|12.In response to members' enquiries, DS(CS)1 said that the Administration had no statistics on the number of OAT officers with PR status because only OAT officers who wished to transfer to local terms were required to prove their PR status. She added that at present there were about 200 LMT officers. The total number of LMT and OAT officers was about 900, about 300 of them were serving in the Police Force. Most overseas officers were around the age of 40-50. There were about 800 LAT officers. DS(CS)1 further advised that with the lifting of the temporary suspension on transfer to local P&P terms, 77 LAT officers who had already submitted application for transfer before 31 October 1995 and 81 LMT officers who transferred to LMT before 31 October 1995 were exceptionally allowed to apply for transfer to local P&P terms under criteria prevailing before 31 October 1995, i.e. without a Chinese language requirement. This was because those officers could have applied and transferred to local P&P terms under the criteria prevailing then. Members requested the Administration to advise in writing as to whether a requirement of declaration of PR status by civil servants violated the Personal Data (Privacy) Ordinance, and the statistics on the successful applications for transfer from overseas agreement terms to P&P terms vis-a-vis the number of such applications.||Adm|
13.Mr Andrew WONG Wang-fat said that the end solution to the dispute between the Government and overseas agreement officers would be to allow all agreement officers who were PRs to apply for transfer to local P&P terms. He considered it more appropriate to apply the Chinese language requirement for other purposes such as promotion of officers, rather than as a criterion for serving officers to apply for transfer to local P&P terms.
|14.DS(CS)1 informed members that the judicial reviews brought by AECS would be heard on 28 November 1997. At members' request, the Administration undertook to revert to the Panel on the result of the judicial reviews and the progress of implementation of the transfer arrangements at the next Panel meeting in December.||Adm|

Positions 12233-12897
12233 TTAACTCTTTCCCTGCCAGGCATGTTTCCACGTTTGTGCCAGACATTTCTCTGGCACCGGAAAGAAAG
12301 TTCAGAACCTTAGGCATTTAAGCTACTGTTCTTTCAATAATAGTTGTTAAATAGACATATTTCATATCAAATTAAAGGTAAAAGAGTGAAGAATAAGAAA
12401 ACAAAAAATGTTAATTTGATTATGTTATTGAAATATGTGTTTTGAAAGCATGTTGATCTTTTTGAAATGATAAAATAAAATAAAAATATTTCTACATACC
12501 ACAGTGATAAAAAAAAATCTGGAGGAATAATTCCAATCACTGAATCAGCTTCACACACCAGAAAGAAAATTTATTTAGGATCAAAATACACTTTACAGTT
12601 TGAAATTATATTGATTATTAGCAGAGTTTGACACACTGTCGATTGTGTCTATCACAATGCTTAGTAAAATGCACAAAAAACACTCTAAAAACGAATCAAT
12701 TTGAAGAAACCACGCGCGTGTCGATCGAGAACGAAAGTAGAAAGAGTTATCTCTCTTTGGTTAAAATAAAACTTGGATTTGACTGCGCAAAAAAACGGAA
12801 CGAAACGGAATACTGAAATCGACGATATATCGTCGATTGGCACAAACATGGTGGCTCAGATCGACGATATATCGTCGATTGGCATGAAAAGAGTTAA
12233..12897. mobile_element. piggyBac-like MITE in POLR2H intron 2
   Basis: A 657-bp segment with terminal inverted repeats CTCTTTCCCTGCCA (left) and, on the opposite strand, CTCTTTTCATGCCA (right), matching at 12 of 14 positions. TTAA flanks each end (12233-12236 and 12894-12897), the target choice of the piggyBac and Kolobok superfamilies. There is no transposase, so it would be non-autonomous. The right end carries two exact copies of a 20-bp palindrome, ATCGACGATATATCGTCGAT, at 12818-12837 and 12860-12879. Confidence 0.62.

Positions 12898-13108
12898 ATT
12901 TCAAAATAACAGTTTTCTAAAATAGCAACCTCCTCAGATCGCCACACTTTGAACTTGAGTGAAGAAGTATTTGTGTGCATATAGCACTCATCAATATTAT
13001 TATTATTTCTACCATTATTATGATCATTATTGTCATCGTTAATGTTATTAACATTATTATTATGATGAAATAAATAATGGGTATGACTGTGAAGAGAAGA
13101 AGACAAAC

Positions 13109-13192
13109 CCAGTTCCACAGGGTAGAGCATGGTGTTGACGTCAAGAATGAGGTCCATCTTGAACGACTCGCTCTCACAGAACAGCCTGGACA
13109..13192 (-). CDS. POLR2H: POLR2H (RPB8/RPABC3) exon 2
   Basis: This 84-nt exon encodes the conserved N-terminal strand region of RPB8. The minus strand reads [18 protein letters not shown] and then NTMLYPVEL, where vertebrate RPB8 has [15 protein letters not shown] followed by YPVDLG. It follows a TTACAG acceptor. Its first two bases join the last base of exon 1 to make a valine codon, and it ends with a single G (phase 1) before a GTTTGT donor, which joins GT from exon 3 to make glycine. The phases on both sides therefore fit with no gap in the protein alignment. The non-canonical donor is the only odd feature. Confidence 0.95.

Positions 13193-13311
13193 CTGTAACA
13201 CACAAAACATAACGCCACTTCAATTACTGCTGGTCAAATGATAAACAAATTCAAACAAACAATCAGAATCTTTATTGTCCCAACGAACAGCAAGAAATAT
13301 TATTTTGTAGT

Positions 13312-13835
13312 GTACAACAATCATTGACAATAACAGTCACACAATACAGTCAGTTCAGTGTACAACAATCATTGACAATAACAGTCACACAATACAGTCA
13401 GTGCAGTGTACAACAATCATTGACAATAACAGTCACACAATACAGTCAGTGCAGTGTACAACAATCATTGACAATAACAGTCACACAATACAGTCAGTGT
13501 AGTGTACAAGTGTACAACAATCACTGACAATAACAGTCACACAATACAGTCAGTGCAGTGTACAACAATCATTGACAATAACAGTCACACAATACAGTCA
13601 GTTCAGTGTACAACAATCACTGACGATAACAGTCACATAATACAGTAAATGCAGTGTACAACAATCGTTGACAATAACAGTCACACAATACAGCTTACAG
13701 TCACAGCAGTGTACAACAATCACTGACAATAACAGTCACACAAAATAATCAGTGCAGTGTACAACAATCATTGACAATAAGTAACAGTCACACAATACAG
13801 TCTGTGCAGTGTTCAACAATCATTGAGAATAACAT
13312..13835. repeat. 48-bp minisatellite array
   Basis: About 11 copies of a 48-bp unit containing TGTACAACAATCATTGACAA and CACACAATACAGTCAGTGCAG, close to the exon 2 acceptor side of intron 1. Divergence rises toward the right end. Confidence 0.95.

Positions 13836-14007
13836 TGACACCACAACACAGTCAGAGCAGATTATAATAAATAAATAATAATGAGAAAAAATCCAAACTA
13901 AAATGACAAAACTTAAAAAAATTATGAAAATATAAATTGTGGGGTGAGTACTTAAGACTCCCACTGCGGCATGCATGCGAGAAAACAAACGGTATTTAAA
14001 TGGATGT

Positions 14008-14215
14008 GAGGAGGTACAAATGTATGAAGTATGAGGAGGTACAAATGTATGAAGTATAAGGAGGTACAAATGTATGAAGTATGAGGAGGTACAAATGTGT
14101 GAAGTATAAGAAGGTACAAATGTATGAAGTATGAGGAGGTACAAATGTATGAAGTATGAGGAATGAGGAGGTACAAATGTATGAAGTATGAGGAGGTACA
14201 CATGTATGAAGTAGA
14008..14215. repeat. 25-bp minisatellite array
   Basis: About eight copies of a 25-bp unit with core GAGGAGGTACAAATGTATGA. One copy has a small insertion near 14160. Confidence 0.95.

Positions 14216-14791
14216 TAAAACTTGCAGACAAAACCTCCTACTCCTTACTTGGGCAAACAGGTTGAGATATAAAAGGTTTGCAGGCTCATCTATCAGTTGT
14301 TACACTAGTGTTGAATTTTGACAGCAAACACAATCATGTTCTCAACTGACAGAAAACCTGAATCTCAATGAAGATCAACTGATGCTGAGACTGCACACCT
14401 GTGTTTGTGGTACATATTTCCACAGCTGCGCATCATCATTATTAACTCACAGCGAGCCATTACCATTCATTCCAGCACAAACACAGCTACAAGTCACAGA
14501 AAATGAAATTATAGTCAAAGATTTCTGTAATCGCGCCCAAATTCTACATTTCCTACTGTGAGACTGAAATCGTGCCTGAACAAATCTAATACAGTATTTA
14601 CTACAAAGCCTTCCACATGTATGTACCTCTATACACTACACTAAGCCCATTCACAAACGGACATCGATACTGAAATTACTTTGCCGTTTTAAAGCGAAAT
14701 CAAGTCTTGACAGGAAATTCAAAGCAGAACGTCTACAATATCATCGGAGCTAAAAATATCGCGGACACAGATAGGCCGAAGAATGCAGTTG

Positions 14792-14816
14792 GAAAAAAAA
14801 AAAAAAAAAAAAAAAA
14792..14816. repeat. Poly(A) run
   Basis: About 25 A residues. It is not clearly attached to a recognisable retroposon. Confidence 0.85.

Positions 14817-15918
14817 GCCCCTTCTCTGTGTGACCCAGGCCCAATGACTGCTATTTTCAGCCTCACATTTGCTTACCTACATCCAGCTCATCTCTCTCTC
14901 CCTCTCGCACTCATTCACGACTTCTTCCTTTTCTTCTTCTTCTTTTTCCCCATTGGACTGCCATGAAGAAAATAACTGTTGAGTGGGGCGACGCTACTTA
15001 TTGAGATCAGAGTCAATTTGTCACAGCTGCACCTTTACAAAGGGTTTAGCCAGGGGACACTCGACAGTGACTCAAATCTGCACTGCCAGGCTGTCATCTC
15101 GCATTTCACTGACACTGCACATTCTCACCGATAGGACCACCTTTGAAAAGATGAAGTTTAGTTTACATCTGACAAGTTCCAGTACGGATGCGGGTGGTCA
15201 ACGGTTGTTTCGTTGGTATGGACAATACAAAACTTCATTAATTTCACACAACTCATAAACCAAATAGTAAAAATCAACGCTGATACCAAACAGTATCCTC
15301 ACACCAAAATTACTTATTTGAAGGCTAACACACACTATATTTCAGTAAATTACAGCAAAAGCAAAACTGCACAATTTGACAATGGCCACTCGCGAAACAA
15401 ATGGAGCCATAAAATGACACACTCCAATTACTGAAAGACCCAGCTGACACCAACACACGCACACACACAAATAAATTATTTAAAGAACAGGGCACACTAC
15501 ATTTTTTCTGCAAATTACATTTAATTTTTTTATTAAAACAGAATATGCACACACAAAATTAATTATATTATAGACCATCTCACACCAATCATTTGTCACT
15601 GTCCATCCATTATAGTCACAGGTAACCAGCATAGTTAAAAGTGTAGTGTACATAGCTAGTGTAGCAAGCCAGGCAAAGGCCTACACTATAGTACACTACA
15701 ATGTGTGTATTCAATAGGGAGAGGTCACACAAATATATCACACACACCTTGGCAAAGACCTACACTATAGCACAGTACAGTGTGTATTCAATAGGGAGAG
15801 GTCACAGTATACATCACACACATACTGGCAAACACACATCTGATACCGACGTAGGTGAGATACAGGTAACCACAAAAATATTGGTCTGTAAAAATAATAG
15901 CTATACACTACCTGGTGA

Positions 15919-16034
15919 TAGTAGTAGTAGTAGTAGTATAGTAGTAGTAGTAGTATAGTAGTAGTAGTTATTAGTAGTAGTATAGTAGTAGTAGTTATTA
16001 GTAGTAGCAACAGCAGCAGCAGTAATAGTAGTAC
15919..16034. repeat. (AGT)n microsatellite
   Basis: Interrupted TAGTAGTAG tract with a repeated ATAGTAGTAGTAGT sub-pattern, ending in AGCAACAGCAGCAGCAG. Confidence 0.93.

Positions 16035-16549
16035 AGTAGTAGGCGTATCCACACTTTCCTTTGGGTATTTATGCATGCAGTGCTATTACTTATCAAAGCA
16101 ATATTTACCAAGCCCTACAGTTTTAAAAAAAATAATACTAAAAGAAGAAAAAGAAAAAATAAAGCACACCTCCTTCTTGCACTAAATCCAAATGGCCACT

V.Review of school and leave passage arrangements for civil servants
15.Deputy Secretary (Civil Service)2 (DS(CS)2) elaborated on the proposed changes to school and leave passage arrangements for civil servants as a result of a recent review of the two benefits. In brief, for school passages, the Administration proposed to replace the current provision of air tickets under an Air Passage Agreement (APA) at published fare rates with a fully accountable allowance set at 75% of the published student fare, or, if unavailable, at 75% of the lowest applicable Economy Class fare for the respective routes. Staff might use the allowance to acquire tickets for their children from any airline to suit their circumstances. As for leave passages, it was proposed to remove the pegging to discounted Business Class contract fares under the APA by severing the present linkage between leave passage allowance (LPA) (for both local and overseas officers) and contract published fares, and to revise the rates every year with reference to movement of package tour prices within the Consumer Price Index (CPI). The rationale for this was that at present, most (about 95%) of the recipients used LPA to meet package tour expenses. The proposed change would provide a more appropriate base for adjusting LPA. The Administration expected that the new arrangements for school passage allowance (SPA) would achieve cost saving because cheaper fares available in the market could now be used. The proposed SPA, which was 25% lower than the published student fare or lowest Economy Class fare, would result in immediate saving estimated at $17 million per annum.